History Of Civil Registration

The civil registration of births, marriages and deaths was introduced to England and Wales on 1 July 1837. For the first time these events would be recorded

for all the population, before this only the incomplete church and chapel records are available. This is not quite true though, as when the initial legislation came into force registration wasn't compulsory, so you may not find an entry that you expect to be there in the early years. This is especially true of births. Many were wary of - or didn't know how to go about - registering, or thought that a church Baptism register entry was all that was required.

Although parents could volunteer the information, they only had to register a birth if the registrar demanded it. Early marriage and burial entries are more complete, as after 1837 you required a death certificate before a burial, and since 1754 weddings - except Jewish or Quaker marriages - had to be performed in the parish church, and were officially recorded. From 1837 new duplicate marriage registers were used, and the copies submitted to the Registrar. An act in 1875 made full registration for all three events compulsory, so in theory after this date there should be entries for everybody.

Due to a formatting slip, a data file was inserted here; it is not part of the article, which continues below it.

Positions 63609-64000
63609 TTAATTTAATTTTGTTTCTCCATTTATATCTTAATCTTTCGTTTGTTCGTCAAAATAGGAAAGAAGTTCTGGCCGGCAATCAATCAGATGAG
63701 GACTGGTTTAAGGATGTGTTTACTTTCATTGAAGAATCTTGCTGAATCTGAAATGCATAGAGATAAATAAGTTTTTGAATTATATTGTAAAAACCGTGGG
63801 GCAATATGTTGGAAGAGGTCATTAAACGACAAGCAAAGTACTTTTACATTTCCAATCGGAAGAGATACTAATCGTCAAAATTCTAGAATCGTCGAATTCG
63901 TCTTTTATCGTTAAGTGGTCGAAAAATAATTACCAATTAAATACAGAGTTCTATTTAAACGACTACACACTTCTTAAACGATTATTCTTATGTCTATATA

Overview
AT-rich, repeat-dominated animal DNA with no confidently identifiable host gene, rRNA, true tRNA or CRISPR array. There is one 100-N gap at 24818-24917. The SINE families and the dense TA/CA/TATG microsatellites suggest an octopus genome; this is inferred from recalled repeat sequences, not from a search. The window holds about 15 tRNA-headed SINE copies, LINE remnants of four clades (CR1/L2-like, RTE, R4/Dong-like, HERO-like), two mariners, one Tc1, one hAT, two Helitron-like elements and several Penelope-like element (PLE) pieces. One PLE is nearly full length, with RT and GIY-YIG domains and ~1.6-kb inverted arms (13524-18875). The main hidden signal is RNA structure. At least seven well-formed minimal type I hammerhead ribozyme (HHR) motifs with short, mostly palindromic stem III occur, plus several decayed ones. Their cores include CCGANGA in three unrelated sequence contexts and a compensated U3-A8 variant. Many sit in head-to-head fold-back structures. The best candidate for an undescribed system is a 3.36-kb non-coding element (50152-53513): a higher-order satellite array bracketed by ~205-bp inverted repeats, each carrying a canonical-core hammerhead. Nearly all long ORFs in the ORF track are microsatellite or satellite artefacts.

thegenealogist.co.uk

BMDindex is hosted as part of the content on The Genealogist website, the online data service from the publishing company S&N/British Data Archive.

Visiting The Genealogist website you will discover that BMDindex is one small part of the online content. Much of the material is census-related at present and of particular benefit to users of the census images which the company publish on CD under the British Data Archive banner.

You will find full indexes to the London 1891 and 1861 Censuses,

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